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China Manufacturing Contraction Eases In April

China Manufacturing Contraction Eases In April

China's manufacturing activity shrank for a sixth consecutive month in April, but the pace of decline eased from a month earlier owing to slower contraction in output, new orders and employment, a key survey revealed Monday.

The HSBC/Markit purchasing managers' index rose to 49.1 in April from 48.3 in March. However, the reading below 50 still indicated a contraction in activity.

The manufacturing output index also remained below the neutral mark at 49.1, up from 47.3 in March. The rate of decline in overall new orders and new export orders eased in April, according to the report. Employment also contracted at slower pace compared to March.

HSBC Chief Economist Hongbin Qu said the April report suggested that the earlier easing measures have started to work and hence should ease concerns of a sharp growth slowdown.

"That said, the pace of both output and demand growth remains at a low level in an historical context and the job market is under pressure. This calls for additional easing measures in the coming months. We expect monetary and fiscal easing to speed up in 2Q," the economist added.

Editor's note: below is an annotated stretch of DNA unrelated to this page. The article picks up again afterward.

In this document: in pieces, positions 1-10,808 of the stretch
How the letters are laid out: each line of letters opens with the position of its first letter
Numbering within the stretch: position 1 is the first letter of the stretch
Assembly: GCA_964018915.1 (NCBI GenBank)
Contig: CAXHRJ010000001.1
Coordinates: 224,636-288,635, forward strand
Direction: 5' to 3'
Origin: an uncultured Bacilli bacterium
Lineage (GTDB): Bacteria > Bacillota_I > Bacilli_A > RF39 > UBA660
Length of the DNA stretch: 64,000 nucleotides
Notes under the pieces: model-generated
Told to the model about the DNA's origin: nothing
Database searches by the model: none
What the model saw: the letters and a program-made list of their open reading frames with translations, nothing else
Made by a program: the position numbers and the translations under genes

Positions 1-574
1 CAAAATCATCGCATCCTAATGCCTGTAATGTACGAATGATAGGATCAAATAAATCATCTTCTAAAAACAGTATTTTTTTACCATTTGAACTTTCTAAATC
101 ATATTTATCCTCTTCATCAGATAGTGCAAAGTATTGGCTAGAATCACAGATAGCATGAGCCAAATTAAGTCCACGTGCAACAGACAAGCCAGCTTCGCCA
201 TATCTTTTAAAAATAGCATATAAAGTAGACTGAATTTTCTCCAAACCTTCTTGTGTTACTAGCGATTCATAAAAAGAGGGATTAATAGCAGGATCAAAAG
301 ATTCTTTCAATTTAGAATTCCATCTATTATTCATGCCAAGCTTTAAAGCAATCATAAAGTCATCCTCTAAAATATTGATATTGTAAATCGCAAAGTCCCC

In its latest policy-easing move, the People's Bank of China cut the reserve requirement rate for all commercial banks by 50 basis points for the second time in three months in February to boost lending amid sluggish economic growth.

The Chinese economy expanded at the weakest pace in nearly three years in the first quarter of 2012, mounting pressure on the government for continued policy action to support economic activity. The gross domestic product expanded 8.1 percent year-on-year in the March quarter.

Earlier in March, the Chinese government trimmed its GDP forecast for 2012 to 7.5 percent.

International lending agencies have acknowledged the slowdown in China and trimmed their growth forecast for the nation. The World Bank has lowered its 2012 GDP forecast for China to 8.2 percent from 8.4 percent, citing a pronounced deceleration in investment growth, slowing consumption growth and weak external demand.

The Asian Development Bank slashed its growth projection for China to 8.5 percent in 2012 from 9.1 percent. The International Monetary Fund forecast China to grow 8.2 percent this year and 8.8 percent next year.

by RTT Staff Writer

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